Today’s reader question addresses a topic that I find interesting and fun to consider. Is traditional drawing paper a thing of the past?
Let’s begin with the question.
Now that material like Pastelmat is here, I still have lots of drawing paper. Do you think paper is gone by the way as a art medium for colored pencils? I saw a lot of good work on paper a few years ago.
Photographic Film and Buggies
I once answered a similar question from a friend who photographed horses with a 35mm camera and film. (Obviously, this conversation was an old one, but it’s still relevant.)
She wondered out loud if film photography was doomed because of digital cameras. What I told her was that I didn’t think film photography would ever cease to be. Instead, it would become a specialty art. An art form all its own.
There was reason to believe that when I said those words because cars were everywhere, but people still rode horses for pleasure and profit, and some people even still drove horses. People still ride and drive horses all these many years later.
So the people who said that buggies and carriages would go out of style with the introduction of the horse-less carriage were in error. The market for horses just changed and became more focused.
Is Traditional Drawing Paper a Thing of the Past?
Note: For the sake of this discussion, I am using the term “traditional paper” to mean any paper that is not sanded or does not have a textured surface added to it.
The question of traditional drawing paper ever going out of style is similar to the examples above, but not exactly the same.
The question is the same as my two examples because something new and “better” has entered the market.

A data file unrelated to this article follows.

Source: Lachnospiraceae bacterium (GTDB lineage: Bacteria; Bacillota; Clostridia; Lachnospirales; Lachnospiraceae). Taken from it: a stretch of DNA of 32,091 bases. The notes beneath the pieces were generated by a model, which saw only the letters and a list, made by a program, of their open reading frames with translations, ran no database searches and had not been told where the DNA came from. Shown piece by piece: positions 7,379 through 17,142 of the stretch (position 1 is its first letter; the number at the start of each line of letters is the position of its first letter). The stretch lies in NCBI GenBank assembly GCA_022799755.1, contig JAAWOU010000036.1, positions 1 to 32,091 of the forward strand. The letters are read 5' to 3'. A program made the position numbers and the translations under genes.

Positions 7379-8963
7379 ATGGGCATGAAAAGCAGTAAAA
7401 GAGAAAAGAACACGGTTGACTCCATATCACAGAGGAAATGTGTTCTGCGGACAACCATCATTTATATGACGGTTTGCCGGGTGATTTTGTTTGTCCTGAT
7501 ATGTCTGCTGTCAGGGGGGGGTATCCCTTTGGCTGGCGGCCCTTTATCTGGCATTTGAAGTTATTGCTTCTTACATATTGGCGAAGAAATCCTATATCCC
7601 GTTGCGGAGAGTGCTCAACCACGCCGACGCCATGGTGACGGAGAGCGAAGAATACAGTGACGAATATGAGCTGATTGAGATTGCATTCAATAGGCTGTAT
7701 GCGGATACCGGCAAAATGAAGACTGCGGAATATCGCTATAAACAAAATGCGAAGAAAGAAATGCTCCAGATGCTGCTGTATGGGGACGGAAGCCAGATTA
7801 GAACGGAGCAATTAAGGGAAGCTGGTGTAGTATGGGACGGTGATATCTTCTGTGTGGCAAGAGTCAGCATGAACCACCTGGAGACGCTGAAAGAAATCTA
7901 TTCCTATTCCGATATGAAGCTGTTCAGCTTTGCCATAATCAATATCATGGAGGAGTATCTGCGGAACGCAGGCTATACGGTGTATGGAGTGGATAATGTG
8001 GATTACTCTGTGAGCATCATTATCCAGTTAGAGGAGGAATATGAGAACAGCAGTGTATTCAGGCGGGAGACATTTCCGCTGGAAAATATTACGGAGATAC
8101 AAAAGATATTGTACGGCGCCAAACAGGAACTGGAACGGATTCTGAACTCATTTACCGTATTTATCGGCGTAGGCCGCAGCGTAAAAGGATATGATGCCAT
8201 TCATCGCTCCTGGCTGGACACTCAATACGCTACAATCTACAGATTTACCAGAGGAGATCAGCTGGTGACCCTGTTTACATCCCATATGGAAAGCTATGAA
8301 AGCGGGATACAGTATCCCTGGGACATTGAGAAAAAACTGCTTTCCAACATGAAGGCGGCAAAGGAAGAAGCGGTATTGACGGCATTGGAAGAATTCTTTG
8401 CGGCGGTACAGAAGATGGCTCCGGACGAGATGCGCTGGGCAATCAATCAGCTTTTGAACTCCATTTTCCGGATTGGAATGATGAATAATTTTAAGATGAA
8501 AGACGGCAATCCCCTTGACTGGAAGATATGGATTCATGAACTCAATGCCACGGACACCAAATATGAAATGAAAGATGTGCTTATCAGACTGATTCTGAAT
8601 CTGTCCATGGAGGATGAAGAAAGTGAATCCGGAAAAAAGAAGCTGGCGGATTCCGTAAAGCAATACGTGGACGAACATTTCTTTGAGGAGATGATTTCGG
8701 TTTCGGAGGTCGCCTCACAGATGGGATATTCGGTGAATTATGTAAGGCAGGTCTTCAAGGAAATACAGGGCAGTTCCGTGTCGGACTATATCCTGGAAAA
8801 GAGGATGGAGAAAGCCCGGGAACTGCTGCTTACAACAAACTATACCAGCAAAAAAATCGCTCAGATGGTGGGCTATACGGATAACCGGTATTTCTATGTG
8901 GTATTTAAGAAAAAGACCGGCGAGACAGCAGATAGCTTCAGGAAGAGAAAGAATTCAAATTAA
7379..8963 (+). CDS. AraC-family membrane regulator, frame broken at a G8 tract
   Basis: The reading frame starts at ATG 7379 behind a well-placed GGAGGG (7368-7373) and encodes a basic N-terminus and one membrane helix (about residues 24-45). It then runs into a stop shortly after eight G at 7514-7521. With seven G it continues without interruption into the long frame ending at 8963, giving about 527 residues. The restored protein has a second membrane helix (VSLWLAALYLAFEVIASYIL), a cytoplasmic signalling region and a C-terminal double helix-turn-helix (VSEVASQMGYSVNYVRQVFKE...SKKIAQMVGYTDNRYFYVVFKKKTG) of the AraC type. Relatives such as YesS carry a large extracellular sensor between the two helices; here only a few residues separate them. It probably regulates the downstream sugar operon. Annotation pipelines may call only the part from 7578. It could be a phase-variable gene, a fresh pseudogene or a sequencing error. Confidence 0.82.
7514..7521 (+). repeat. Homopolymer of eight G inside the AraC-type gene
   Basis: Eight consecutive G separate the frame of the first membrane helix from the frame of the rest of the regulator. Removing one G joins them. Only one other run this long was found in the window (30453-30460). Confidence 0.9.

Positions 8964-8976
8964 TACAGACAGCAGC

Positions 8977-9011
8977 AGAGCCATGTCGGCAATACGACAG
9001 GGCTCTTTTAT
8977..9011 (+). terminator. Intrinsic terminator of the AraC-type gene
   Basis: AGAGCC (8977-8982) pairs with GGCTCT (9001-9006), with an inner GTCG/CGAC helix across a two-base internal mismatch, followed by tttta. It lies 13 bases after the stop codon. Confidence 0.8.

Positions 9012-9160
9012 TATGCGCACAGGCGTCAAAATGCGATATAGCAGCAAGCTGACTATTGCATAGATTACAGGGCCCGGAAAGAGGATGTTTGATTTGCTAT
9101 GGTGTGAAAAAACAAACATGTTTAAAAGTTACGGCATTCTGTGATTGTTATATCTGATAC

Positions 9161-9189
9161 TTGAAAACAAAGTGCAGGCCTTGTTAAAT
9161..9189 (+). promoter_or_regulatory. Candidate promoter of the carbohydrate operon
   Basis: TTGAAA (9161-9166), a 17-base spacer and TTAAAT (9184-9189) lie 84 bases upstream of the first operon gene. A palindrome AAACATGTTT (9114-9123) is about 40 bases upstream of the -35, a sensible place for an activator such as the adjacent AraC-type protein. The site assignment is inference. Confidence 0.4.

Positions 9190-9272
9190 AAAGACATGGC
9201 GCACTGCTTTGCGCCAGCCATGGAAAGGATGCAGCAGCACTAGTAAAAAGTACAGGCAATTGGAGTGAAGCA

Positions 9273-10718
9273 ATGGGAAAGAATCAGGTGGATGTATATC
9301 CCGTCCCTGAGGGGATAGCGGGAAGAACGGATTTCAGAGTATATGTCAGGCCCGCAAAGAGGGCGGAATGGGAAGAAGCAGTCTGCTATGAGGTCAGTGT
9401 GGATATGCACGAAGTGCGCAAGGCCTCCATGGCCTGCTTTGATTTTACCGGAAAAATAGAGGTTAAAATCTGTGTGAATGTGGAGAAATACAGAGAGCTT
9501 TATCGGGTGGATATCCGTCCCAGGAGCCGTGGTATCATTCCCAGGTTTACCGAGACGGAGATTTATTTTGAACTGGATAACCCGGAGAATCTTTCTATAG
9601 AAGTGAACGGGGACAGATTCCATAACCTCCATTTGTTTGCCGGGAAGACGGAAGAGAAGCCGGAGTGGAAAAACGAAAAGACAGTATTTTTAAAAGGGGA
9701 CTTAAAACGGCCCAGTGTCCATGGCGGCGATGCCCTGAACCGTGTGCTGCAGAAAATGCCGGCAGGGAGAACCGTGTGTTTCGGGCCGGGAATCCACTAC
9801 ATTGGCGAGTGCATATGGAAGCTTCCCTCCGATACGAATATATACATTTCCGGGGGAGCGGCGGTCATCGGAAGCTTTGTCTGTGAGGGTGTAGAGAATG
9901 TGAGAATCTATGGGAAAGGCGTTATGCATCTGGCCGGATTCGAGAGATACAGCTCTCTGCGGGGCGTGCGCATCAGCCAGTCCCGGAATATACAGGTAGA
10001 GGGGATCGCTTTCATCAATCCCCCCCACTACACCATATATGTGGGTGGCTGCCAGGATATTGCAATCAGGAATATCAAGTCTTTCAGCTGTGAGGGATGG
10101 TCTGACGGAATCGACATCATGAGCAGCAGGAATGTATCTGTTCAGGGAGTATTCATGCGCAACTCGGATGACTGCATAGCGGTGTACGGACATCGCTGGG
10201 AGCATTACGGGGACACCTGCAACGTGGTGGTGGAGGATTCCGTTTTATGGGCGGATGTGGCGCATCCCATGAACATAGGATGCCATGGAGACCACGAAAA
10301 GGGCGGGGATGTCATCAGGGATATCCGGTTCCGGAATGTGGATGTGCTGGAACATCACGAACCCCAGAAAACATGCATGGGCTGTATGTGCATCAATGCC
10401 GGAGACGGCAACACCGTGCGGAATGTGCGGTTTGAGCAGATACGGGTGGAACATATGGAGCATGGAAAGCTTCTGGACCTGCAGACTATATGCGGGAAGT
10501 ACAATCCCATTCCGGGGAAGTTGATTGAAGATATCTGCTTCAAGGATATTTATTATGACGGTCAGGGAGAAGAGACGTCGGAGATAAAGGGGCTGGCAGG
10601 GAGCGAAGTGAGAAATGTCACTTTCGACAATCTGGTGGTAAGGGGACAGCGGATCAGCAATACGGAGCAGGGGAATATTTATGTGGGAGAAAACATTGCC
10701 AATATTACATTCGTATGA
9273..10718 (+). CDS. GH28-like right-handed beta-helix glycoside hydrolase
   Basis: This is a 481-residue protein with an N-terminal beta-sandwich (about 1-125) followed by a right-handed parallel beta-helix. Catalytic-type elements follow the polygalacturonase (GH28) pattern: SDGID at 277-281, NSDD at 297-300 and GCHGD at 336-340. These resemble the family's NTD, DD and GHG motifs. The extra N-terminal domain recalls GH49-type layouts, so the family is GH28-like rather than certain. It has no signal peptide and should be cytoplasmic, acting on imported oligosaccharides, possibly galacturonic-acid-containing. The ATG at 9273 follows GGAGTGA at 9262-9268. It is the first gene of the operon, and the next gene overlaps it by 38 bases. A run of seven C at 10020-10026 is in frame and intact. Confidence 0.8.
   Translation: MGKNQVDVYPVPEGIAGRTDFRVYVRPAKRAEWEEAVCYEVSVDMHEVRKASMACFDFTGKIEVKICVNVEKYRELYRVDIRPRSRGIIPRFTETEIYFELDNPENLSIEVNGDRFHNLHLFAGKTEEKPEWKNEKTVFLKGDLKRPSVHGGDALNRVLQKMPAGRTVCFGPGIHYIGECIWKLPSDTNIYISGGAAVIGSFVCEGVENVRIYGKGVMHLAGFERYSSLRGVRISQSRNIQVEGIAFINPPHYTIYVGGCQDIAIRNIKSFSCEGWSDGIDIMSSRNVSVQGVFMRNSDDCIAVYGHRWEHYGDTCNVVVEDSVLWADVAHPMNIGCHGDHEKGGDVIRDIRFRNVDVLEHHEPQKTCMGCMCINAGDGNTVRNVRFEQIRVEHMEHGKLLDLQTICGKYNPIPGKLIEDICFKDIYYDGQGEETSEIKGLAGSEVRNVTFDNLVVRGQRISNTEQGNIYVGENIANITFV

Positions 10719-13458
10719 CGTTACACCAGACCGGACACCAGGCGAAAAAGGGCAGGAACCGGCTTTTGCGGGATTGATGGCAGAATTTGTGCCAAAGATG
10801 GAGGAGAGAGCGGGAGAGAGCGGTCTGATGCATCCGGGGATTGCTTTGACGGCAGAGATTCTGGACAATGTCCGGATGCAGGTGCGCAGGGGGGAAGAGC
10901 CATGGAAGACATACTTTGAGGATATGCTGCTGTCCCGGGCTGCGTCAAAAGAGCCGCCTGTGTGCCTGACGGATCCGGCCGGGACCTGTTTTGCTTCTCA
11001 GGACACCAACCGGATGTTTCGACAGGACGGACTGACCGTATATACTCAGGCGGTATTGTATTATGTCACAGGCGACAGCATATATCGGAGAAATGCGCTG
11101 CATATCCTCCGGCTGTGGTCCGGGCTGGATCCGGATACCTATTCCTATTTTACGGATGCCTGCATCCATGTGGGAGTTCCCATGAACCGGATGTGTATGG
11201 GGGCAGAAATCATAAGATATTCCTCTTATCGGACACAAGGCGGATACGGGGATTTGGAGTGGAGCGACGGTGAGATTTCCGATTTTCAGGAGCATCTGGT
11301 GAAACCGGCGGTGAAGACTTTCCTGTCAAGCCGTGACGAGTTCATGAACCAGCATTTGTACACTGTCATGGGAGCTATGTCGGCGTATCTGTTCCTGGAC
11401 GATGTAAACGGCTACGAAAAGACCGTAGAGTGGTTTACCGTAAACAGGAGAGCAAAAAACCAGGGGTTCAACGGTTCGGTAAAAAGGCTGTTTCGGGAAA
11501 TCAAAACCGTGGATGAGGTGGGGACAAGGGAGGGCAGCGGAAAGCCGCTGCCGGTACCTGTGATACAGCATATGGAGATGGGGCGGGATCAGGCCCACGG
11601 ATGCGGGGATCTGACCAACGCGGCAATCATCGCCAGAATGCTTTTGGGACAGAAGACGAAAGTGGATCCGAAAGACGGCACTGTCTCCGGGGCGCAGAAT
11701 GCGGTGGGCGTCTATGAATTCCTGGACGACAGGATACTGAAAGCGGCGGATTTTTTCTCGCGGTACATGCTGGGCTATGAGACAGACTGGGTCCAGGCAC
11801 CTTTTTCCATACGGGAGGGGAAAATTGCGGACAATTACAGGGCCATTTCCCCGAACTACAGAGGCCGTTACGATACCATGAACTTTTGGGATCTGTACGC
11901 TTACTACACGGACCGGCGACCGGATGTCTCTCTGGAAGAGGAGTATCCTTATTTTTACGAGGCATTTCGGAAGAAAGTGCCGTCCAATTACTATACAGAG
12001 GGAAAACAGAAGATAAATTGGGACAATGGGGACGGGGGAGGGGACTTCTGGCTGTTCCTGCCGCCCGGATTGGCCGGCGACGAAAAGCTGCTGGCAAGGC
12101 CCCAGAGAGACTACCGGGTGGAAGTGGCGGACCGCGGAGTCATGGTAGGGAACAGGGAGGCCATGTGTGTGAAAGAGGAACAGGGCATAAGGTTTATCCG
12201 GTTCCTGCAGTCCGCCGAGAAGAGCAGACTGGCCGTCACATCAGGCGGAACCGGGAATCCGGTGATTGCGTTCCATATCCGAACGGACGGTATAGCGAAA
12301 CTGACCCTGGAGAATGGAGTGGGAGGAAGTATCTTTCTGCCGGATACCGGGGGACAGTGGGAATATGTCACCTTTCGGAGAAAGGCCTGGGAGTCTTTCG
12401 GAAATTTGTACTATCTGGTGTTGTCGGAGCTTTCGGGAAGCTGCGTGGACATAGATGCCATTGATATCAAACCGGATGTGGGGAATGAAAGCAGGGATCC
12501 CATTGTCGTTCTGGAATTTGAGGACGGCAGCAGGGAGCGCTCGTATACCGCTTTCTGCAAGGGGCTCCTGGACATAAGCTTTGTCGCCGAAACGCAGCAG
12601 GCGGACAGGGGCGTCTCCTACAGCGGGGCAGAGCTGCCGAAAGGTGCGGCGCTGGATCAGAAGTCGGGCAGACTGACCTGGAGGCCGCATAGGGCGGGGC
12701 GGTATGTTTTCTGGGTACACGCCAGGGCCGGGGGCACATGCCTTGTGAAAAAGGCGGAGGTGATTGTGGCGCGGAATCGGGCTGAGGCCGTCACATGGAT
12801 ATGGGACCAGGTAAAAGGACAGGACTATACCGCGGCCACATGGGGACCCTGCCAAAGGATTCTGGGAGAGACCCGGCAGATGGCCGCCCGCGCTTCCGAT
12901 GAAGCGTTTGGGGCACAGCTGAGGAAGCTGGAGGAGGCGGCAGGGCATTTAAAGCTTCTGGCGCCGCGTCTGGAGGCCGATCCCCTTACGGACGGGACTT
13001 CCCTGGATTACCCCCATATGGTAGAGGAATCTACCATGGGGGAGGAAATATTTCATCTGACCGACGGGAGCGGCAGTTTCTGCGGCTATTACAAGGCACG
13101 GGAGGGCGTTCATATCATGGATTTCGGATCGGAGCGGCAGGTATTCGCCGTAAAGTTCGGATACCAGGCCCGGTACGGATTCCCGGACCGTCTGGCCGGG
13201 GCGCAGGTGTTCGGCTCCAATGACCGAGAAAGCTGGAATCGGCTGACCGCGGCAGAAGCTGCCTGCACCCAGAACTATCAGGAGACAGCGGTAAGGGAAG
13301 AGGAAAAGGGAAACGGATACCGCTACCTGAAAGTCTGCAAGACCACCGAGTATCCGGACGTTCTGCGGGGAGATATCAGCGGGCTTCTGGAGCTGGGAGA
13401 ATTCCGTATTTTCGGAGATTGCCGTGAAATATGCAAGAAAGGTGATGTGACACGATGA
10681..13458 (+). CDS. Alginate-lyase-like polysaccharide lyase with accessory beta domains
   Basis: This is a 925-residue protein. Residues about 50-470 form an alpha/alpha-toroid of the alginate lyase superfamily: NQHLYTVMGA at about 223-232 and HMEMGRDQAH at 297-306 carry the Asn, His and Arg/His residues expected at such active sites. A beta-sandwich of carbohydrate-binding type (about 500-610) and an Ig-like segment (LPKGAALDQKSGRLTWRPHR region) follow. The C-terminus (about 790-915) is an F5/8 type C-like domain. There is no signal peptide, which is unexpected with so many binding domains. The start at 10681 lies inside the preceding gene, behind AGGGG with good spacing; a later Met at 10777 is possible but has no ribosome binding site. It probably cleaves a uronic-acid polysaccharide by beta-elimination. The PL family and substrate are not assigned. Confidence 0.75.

But it’s also different. Pastelmat doesn’t replace traditional paper in the same way that digital cameras replaced film cameras or cars replaced horses.
The reason is that a lot of artists either don’t like Pastelmat and similar papers or choose not to use them. Those artists will keep the makers of traditional drawing papers in business for years to come.
Traditional drawing papers are also great for new artists to learn on.
Many other factors play a role in this, as well. Pastelmat isn’t available world-wide, but traditional papers can be found almost everywhere.
And there are some uses for which Pastelmat simply is not suitable. Traditional drawing papers fill those needs perfectly well.
So it is my opinion that there will continue to be a market for traditional art papers.
On a Personal Level
As for the personal level, the answer is different for each artist.
Like this reader, I have a pretty good stock of traditional art papers, and I’m not sure I’ll ever use it all up because much of my work these days is on Pastelmat. But I’m keeping my Canson Mi-Teintes because some projects require the unique and interesting colors available in that line of paper.
So is Traditional Drawing Paper a Thing of the Past?
In my opinion, no. Not in the grand scheme of things. There will always be artists who prefer traditional art papers and others who have no other choice.
But there are also some artists for whom traditional drawing paper is a thing of the past.
What do you think?
Got a question? Ask Carrie!
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